This is true diversity of the kind the purveyors of the new appropriateness did not have in mind when the word became politically charged. In fact, my university has been rated the nation’s Most Diverse Campus by the Princeton Review. Only in such a place can someone fluently bilingual yet feel inadequate among the multilingual and talented.
I testify to that diversity. And to that talent.
What does it mean for purposes of this space?
The percussive effect on the soul of such a rich mix of cultures and peoples, all bright and inquisitive, all ambitious and energized, all intense and poised to hurl themselves onto a world that has no clue of what’s in store . . . well, how to measure it? How to describe the pressure, the charge, the unharnessed and unruly dynamism? How to measure it as compared to what would have been had a different environment prevailed in the similar time period.
And, of course, there is the issue that every person forms a distinct portion of every other person’s environment. So when we talk about a diverse environment’s impact on students, we are essentially talking of the students’ endless interactive impacts on each other individually and on themselves in the aggregate.
What does it mean to learn in such an environment as opposed to one where, say, a brown face makes only an occasional appearance and a foreign accent is an aberration? Or in an environment where there is homogeneity of one type or another, where white faces, yellow faces, brown faces . . . where beautiful lilting accents are a rarity?
To meticulously mix metaphors, this yeasty, electrical atmosphere is apparent to me, but strangely not to many of the students themselves. This congeries of cultures is just the way it is. It is not viewed overtly as an advantage or disadvantage, I think, but just a reality.
For me – and for anyone who seeks engagement with life – it is a nirvana of sights, smells, exotic delights, and meshing of intrigues. It is a seething, almost alive feeling of anticipation. You cannot underestimate the potential intellectual energies of 34,000 college students massed in one place, dedicated (presumably) to learning, and unbearably optimistic about what they will do with themselves in the coming days, months, years.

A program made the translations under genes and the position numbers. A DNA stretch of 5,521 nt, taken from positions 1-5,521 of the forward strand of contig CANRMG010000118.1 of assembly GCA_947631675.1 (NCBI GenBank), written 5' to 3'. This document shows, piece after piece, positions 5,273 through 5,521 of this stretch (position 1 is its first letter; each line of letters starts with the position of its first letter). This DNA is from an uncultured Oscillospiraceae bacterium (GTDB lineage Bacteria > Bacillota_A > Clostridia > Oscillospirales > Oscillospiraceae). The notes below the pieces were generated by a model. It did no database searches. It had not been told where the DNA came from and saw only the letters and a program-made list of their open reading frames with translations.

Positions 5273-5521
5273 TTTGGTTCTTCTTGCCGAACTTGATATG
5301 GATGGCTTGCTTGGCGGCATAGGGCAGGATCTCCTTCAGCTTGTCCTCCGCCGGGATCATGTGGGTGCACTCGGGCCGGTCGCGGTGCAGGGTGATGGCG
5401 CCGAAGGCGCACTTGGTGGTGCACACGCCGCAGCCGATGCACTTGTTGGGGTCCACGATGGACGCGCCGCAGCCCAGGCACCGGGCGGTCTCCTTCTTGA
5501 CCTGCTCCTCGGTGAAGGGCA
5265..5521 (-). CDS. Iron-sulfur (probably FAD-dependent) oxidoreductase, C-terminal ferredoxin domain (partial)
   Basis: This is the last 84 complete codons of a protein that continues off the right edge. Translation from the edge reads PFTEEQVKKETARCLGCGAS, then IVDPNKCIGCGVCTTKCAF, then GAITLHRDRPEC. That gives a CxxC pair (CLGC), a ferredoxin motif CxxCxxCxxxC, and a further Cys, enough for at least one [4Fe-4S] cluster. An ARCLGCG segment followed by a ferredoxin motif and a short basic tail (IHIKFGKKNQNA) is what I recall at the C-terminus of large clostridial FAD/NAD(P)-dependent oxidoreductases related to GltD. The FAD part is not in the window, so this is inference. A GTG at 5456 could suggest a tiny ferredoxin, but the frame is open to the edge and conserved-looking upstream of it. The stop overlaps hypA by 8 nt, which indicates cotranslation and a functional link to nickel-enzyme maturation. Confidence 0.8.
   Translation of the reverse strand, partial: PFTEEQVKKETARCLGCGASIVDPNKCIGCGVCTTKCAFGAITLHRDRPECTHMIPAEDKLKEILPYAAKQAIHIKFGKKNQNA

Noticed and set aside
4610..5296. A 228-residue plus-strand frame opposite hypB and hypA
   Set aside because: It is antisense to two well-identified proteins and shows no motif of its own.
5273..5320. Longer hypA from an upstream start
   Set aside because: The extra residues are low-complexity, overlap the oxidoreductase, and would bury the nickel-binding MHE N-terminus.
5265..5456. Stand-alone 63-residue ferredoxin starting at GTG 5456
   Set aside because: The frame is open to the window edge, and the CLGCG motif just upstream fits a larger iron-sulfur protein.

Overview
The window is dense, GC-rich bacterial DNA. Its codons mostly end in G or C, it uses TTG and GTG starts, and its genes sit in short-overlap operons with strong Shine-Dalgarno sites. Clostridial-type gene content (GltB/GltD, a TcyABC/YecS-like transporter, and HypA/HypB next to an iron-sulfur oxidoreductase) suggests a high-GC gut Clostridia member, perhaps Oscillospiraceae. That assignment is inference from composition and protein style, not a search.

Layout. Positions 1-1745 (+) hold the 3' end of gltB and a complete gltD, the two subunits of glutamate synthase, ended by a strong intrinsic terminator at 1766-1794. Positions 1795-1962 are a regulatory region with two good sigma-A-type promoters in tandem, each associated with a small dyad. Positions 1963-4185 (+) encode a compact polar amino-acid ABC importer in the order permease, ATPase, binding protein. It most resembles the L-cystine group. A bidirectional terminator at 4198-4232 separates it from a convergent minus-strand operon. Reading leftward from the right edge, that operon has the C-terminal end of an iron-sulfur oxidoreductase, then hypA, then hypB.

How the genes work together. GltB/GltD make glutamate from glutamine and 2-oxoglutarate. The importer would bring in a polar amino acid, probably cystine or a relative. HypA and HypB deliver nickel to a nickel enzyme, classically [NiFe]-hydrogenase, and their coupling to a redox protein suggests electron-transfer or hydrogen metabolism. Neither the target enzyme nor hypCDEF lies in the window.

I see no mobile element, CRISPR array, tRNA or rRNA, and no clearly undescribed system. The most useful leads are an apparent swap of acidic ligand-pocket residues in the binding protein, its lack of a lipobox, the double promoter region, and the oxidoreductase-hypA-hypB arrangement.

Such an atmosphere is enlivening to the inquisitive mind. It is the antithesis to ritual and routine, formula and fatuousness. It is the wellspring of creativity, the beating heart of innovation.
The problem, for young people, is to reckon up their luck. Their incredible luck at all of this.
I’ve reckoned up my own, and my cup runneth over.
A hundred story ideas beam out at me every workday. I see a hundred stories in the faces of students, gathered together by a self-selection process that yields a sublime combination of careful selection by major, age, and interest . . . but random according to who actually shows up in the group I face each day. I gain inspiration from the lifeforce of a hundred, and yet additional hundreds.
Another day begins in several hours.
I’ll drive into Philadelphia, but I’ll not complain at the cost of the gas.
I’ll celebrate life’s bargain that conveys me, personally, across an urban expanse to enjoy the delights the world has to offer, concentrated within the confines and shelter of a great university.
And when I get a moment to catch my breath . . . I’ll chronicle one of those stories.